The Toonies Invade Silicon Valley
by Betty Dravis
Chapter one--Is Jeremy Going Nuts?
The day the Toonie leaped out of Jeremy Kern's computer and landed smack-dab in the middle of his life, he thought he was going nuts. Was he imagining things? Or was the funny little cartoon character for real?
The Toonie's name was Doog and if he was real, Jeremy had a big problem. Doog was the main character in a popular cartoon strip he had created called "Doog Days," which dealt with children's problems.
At the young age of twelve, Jeremy was already well known in Silicon Valley, and Doog was very popular with the Valley kids. They followed Doog's adventures in the cartoon that was featured weekly in the San Jose Mercury News, the closest large newspaper to the Kerns' rambling hillside home in Los Altos, California. When Jeremy had created Doog with Wise-guy––his pet name for his Orange computer––the boy never dreamed that anything like this would happen.
But here Doog sat, staring at Jeremy with a big, bold, mischievous grin. And he wasn't INSIDE the computer. How could that be?
Angry voices echoed down the hallway, pulling Jeremy back to reality. He frowned as he thought of his parents, Arthur and Jessica Kern. They were always arguing these days and when they raised their voices, it frightened him. Shut up! Shut up! he wanted to shout at the top of his lungs, but he couldn’t bring himself to defy them.
This had been going on for five killer weeks. Weeks that pitted his father against his mother, with him in the middle. Weeks that only saw an end to the raised voices, slamming doors, and banging cupboards when one of his parents stormed out of the room...or the house.
The atmosphere in the house was so oppressive, Jeremy stayed in his room most of the time, escaping into his computer. He couldn't face his parents or his friends, so avoided everyone. And he missed them, especially his best friend, Buddy O’Hara. And, yes, he had to admit he missed Buddy's little tag-along sister, too. Ashley was Buddy's twin and the three had been friends since first grade.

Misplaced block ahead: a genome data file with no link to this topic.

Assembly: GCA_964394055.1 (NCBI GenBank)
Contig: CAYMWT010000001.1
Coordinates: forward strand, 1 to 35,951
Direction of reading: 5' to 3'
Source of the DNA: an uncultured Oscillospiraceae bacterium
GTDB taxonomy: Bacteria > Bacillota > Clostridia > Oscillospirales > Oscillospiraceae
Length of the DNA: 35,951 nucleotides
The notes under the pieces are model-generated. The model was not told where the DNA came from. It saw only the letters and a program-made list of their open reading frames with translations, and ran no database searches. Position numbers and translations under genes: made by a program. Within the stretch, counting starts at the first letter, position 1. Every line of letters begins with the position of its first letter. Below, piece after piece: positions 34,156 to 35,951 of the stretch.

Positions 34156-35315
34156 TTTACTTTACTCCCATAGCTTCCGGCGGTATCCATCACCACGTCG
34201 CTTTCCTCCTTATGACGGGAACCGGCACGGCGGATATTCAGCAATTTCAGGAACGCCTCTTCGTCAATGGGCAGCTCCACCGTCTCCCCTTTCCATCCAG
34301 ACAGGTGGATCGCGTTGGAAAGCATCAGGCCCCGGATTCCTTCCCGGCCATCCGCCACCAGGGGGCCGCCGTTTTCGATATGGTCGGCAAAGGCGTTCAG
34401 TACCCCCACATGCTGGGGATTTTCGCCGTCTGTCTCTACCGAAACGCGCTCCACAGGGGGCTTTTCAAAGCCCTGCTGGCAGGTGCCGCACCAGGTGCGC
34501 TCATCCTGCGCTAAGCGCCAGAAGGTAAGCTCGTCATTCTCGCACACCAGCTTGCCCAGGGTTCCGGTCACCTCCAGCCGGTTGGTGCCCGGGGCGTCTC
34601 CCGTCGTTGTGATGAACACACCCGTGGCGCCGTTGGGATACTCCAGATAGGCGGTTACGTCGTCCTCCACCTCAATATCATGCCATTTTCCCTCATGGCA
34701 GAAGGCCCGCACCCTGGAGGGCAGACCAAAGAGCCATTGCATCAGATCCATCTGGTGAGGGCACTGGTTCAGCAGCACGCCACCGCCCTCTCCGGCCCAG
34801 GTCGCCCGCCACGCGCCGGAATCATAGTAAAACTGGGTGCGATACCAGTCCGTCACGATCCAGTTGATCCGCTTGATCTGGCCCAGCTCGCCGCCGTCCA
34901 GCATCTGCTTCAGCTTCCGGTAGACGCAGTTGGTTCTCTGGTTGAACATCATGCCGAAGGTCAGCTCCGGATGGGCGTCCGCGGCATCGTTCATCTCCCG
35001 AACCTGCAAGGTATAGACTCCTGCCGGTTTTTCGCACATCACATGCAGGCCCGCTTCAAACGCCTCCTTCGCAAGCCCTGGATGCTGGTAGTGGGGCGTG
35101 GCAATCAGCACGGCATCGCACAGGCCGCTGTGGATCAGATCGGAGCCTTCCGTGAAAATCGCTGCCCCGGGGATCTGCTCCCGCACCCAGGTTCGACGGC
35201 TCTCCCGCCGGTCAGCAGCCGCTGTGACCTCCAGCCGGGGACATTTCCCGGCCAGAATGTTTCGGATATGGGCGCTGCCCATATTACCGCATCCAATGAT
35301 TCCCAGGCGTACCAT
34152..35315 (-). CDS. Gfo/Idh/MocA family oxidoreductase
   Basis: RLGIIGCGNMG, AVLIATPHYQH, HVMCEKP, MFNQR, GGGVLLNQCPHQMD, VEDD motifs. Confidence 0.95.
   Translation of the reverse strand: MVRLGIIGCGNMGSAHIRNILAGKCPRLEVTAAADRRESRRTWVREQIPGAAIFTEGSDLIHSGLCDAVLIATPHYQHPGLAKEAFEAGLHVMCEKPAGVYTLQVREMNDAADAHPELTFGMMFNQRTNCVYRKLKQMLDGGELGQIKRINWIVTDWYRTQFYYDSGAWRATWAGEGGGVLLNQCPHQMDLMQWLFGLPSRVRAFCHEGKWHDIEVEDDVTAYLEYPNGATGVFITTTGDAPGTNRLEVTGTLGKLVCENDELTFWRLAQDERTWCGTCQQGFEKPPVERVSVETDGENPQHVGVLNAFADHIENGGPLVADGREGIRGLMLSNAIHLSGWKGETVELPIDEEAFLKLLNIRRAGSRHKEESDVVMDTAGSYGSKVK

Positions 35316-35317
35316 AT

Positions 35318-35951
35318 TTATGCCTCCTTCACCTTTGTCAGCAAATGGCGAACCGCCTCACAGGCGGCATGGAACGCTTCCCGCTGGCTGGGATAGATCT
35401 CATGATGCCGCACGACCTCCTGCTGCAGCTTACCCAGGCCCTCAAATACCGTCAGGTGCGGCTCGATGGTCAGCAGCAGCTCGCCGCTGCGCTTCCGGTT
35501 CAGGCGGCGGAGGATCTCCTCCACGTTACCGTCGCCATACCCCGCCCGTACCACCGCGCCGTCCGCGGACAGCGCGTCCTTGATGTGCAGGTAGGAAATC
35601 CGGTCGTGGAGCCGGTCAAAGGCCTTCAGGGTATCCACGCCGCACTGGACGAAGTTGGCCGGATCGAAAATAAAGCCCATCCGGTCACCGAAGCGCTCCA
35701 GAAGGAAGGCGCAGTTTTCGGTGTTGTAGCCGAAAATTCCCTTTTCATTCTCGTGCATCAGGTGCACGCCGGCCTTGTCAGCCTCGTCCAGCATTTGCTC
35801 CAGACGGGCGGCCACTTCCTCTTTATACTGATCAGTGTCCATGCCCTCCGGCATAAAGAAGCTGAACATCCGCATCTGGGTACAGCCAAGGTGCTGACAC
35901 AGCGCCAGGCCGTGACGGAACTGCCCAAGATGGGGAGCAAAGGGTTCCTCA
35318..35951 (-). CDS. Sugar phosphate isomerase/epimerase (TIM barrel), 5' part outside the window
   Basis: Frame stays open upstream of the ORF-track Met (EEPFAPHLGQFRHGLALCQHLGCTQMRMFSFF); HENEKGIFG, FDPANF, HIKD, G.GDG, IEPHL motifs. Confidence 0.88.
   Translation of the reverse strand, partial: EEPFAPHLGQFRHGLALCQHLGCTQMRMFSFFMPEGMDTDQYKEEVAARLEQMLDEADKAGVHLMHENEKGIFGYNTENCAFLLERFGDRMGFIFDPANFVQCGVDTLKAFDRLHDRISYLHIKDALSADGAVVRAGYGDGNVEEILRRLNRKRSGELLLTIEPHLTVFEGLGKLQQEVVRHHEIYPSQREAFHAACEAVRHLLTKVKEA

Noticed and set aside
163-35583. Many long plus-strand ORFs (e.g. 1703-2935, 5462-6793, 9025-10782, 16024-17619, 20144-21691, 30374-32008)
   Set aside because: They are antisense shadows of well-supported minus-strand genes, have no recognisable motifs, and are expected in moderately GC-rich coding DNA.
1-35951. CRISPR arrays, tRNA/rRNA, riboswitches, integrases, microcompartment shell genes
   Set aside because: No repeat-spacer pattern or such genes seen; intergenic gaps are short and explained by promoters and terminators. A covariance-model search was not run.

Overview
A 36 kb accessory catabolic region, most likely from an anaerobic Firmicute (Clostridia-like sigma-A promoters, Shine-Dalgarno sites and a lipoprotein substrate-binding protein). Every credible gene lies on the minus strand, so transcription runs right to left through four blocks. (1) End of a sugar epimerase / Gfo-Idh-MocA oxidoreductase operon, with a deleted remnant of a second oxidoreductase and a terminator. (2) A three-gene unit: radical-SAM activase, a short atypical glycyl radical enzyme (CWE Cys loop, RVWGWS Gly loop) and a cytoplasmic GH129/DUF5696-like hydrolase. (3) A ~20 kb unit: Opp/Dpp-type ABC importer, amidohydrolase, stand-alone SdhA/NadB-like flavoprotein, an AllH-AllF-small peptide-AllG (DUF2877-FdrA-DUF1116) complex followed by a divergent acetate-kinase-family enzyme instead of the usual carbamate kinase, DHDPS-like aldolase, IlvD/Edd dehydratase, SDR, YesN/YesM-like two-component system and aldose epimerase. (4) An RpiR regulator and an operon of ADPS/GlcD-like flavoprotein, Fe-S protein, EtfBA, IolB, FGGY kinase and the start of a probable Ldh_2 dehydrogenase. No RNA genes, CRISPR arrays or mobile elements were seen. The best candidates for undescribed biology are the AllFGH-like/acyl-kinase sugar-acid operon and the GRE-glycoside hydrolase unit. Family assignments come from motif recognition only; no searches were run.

Jeremy knew he was chicken for not talking to his parents, or at least sharing his problem with his friends. But he just couldn't talk about it yet.
Sheesh!... Would he ever be ready?
Up until they began the constant bickering, his parents had been so "perfect" he was the envy of all his friends. Jeremy had everything he could want: decent, successful parents, good friends, a good education, and plenty of good food...lots of pizza.
But now he was so confused he didn't know what to do; so sad he'd bet a CD that even Buddy couldn't make him laugh. Every time his parents raised their voices, his pulse raced, his stomach churned, and sharp pinpricks of pain stabbed him behind the eyes. He was afraid they would do the ugly thing--the divorce thing--like so many of his friends' parents.
Jeremy was pleased with all the attention his cartoon strip was bringing him, but his parents' arguments were really getting him down, making it almost impossible to be creative.
How could he think straight when his life was such a mess?
That had to be why he was imagining things now. How else could he explain the twelve-inch Toonie with the bushy red eyebrows that was standing beside his computer?
- End of Chapter One -